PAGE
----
"This is NH. The reality here is the vast majority of political people here in NH, we do our due diligence. We want to know where these people stand. And a lot of that is hearing from them and then asking them questions," Glassman said.

"I’m just hoping that next time the governor does show up here, he’ll actually be doing some more interaction with the people," Glassman said.

In Laconia, DeSantis turned his focus to Biden, criticizing him for championing a move to demote the early-voting state from its prominent role picking presidential candidates. He said the president was wrong to back a Democratic National Committee move to have New Hampshire hold its Democratic primary the same day as Nevada as part of a major shake-up meant to empower Black and other minority voters critical to the party's base of support. The Republican Party’s calendar is decided separately but the Democrats’ changes have irked members of both parties in New Hampshire.

"I’m glad Republicans are holding the line and committed to New Hampshire," DeSantis said.

He used a similar line tailored to the local voters when acknowledging that New Hampshire, like Florida, does not collect personal income taxes. "You’ve got this one little outpost in New England that’s holding the line," he said.

Trump is in Iowa nearly three weeks after canceling his last event, a large rally near Des Moines, due to a tornado warning, reluctantly ceding the spotlight to DeSantis as the governor crisscrossed the state ahead of his campaign launch.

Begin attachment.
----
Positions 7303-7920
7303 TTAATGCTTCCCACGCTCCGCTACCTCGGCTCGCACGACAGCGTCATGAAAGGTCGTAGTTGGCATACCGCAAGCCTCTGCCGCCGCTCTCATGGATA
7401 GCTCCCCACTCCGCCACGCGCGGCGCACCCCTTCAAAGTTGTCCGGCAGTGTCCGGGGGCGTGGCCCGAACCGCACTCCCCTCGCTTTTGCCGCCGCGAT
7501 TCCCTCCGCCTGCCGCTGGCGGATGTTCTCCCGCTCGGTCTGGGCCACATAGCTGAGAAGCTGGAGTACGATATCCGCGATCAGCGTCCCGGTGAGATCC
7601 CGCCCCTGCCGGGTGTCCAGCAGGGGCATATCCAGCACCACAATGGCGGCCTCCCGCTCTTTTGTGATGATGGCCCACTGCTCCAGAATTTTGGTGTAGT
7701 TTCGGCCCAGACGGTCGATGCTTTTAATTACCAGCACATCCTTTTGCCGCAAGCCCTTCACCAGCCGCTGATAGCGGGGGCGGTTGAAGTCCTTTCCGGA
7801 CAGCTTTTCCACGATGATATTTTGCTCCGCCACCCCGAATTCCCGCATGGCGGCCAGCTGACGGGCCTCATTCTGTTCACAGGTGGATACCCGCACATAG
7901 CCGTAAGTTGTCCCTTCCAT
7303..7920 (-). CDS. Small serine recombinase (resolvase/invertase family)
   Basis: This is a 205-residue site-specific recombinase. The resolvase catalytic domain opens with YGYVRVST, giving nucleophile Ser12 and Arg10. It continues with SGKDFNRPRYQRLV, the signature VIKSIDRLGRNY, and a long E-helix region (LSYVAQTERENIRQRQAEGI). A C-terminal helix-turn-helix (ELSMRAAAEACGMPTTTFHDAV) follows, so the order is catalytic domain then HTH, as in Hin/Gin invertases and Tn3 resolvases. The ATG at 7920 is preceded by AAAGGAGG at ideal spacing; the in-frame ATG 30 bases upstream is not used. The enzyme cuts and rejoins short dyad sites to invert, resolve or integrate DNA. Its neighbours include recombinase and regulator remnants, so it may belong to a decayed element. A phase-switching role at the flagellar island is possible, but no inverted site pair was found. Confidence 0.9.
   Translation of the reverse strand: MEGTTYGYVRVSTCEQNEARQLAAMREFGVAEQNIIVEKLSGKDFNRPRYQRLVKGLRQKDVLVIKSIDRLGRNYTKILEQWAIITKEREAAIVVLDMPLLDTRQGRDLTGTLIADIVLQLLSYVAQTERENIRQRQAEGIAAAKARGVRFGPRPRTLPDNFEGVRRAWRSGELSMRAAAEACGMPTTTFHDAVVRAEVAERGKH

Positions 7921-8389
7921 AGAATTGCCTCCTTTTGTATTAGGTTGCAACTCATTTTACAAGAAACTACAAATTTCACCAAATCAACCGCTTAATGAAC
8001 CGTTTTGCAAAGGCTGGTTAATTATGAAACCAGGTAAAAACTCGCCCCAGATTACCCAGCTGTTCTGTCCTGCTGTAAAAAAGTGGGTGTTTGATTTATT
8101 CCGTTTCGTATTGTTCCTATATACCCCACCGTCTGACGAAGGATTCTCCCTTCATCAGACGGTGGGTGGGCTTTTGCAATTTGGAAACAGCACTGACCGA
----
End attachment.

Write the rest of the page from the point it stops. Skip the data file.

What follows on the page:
In addition to Laconia, DeSantis’ New Hampshire tour included planned stops Thursday in Rochester, Salem and Manchester. He planned to campaign Friday to South Carolina, another prominent state on the presidential voting calendar.

Trump, after appearing Wednesday night at a GOP legislative dinner in Des Moines, appeared Thursday morning at one of the twice-monthly breakfasts of a conservative club at a restaurant in Urbandale. The Westside Conservative Breakfast events are a long-standing stop for Republican candidates for all levels of elected office, including presidential hopefuls.

The former president later had lunch with faith leaders, and was scheduled to visit with activists and supporters. Thursday afternoon, he was set to participate in a town hall with Sean Hannity taped in the Des Moines suburb of Clive. The town hall will air at 9 p.m. Thursday on Fox News.

DeSantis' stop in New Hampshire is scheduled to look similar to his Iowa swing, with a series of appearances around the state and one event billed as a "fireside chat" with his wife, Casey DeSantis.

As Trump and DeSantis make their pitch to GOP voters, the Republican presidential field is shaping up to become even more crowded.

Former New Jersey Gov. Chris Christie is expected to launch a Republican presidential campaign June 6 in New Hampshire. The next day, both Mike Pence, Trump's former vice president, and North Dakota Gov. Doug Burgum are expected to announce campaigns of their own.

U.S. Sen. Tim Scott of South Carolina, former U.N. Ambassador Nikki Haley, former Arkansas Gov. Asa Hutchinson and biotech entrepreneur and "anti-woke" activist Vivek Ramaswamy are among the other candidates already in the race.


Price reported from New York and Beaumont reported from Urbandale, Iowa. Associated Press writer Jill Colvin in New York contributed to this report.